Data Collection Day 13 – Redhatch Copse

Redhatch Copse is defined as ancient semi-natural woodland, which is composed of native tree species that have not obviously been planted. Ancient woodland is likely to have existed continuously since 1600. Looking at maps dating from the mid-1700s to
present day, Redhatch Copse has maintained exactly the same shape. Data collection occurred from 4pm until 8pm, as dusk is now earlier than in previous weeks. 

In total, 5 bird species were witnessed in the 7 acre site, with a further 8 birds being recorded on the voice recorder. The full alphabetical list for the birds tonight is below:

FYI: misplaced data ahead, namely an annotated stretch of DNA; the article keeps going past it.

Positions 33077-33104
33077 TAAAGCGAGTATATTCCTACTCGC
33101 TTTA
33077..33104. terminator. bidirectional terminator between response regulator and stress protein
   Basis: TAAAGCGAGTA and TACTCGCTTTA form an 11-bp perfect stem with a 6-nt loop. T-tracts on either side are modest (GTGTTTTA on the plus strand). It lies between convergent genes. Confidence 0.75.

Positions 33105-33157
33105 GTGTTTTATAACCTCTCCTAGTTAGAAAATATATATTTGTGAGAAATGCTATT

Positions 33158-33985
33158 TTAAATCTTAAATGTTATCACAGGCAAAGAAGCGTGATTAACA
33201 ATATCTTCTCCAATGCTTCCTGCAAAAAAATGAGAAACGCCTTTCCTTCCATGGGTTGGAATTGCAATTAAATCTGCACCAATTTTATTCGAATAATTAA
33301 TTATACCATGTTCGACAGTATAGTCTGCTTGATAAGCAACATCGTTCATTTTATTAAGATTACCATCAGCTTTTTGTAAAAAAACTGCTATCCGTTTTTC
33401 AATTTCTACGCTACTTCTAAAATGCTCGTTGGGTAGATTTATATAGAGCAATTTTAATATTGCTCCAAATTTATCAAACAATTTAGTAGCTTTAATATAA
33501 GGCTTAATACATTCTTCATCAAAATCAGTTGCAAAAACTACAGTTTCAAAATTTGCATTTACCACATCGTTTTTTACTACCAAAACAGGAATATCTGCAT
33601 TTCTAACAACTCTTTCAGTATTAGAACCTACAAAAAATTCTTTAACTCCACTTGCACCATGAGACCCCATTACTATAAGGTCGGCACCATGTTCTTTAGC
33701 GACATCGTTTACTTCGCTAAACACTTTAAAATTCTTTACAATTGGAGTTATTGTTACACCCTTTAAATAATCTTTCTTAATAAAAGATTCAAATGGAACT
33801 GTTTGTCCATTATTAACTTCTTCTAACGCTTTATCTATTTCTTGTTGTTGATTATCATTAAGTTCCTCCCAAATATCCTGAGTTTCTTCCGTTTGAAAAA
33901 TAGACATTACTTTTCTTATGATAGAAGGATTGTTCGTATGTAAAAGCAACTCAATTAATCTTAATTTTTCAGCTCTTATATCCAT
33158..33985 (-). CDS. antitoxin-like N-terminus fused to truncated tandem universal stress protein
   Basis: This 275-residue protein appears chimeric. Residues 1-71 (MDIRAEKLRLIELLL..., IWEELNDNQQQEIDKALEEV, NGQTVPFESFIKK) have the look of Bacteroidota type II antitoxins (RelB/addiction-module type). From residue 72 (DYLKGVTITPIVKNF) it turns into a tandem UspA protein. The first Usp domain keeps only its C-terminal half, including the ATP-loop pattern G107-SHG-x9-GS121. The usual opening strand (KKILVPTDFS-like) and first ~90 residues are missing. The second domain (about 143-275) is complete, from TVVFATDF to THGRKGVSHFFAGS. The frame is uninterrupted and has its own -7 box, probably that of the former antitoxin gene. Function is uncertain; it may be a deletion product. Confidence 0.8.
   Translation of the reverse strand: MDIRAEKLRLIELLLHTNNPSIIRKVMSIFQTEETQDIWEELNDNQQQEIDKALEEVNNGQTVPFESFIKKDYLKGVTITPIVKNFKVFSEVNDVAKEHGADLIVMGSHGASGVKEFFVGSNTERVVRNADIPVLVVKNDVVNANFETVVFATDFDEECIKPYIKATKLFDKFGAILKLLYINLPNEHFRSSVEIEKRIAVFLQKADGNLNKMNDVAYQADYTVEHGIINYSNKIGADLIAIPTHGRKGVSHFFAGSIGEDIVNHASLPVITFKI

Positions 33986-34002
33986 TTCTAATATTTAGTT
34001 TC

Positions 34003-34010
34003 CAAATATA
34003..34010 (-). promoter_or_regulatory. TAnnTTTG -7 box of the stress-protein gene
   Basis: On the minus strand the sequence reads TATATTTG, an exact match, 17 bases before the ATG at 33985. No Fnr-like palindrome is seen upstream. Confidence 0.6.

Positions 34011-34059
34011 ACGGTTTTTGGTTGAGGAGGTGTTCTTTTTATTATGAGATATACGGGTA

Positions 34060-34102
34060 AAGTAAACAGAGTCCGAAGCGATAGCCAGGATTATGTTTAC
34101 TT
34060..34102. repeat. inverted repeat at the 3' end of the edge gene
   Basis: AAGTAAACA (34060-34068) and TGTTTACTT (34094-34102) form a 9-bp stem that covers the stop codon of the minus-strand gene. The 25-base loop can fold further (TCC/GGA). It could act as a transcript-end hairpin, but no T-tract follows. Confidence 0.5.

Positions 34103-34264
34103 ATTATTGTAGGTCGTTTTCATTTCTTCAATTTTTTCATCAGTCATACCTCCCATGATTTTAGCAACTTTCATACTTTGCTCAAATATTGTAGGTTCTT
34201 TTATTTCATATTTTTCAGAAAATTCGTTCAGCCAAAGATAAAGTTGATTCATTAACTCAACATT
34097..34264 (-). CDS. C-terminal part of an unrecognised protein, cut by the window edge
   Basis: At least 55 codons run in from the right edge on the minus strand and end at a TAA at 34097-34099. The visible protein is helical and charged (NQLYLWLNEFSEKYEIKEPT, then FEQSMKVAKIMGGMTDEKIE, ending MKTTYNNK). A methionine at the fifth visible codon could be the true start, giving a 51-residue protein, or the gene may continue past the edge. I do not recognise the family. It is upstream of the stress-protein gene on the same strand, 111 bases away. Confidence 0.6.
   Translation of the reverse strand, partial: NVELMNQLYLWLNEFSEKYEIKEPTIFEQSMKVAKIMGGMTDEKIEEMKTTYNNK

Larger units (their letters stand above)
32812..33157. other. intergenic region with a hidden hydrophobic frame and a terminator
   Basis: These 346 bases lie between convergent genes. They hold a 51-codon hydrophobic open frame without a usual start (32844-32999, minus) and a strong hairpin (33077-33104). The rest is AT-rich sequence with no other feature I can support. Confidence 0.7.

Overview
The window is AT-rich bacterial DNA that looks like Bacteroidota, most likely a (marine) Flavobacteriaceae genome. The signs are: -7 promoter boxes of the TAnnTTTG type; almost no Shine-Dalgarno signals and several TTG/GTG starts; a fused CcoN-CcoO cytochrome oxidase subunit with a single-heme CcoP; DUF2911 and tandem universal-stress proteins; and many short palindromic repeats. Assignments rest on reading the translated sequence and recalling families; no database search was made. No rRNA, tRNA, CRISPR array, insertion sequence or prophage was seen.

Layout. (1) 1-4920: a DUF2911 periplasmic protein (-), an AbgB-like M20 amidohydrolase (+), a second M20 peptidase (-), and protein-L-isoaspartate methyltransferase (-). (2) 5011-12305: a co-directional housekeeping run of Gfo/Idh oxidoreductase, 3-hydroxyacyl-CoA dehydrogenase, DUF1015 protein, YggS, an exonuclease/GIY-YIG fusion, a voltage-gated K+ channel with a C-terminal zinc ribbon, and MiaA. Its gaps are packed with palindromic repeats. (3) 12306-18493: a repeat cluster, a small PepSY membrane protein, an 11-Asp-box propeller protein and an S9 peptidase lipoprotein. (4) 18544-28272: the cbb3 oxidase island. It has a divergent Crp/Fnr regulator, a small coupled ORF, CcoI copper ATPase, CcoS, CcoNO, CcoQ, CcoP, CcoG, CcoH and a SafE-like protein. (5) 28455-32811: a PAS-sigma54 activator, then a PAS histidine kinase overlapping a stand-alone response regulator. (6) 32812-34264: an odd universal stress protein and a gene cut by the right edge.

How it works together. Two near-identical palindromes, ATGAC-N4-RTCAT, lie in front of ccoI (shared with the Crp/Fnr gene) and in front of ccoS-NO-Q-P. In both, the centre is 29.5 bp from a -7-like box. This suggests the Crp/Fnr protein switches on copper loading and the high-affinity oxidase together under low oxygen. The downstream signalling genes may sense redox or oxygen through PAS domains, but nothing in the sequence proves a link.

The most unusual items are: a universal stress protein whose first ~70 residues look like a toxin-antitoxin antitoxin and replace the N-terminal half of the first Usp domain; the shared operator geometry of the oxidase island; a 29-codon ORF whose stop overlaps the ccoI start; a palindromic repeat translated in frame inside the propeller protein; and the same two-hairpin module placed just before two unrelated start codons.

• Blackbird (Turdus merula)
  • Blue Tit (Parus caeruleus)
  • Carrion Crow (Corvus corone corone)
  • ChiffChaff (Phylloscopus collybita)
  • Dunnock (Prunella modularis)
  • Great Tit (Parus major)
  • Green Woodpecker (Picus viridis)
  • Jay (Garrulus glandarius)
  • Magpie (Pica pica)
  • Nuthatch (Sitta europaea)
  • Robin (Erithacus rubecula)
  • Sparrowhawk (Accipiter nisus)
  • Woodpigeon (Columba palumbus)
  • Wren (Troglodytes troglodytes)

About Thomas Whitlock

I'm a third student at the University of Reading, currently studied for a degree in Zoology. I have a wide interest in biodiversity, most notably British wildlife. I have an especial interest in British mammals and birds. I hope to become a wildlife cameraman or photographer after I graduate, and I feel that blogging will be a key component of any future job in Zoology. This is my first blog, so please be kind!
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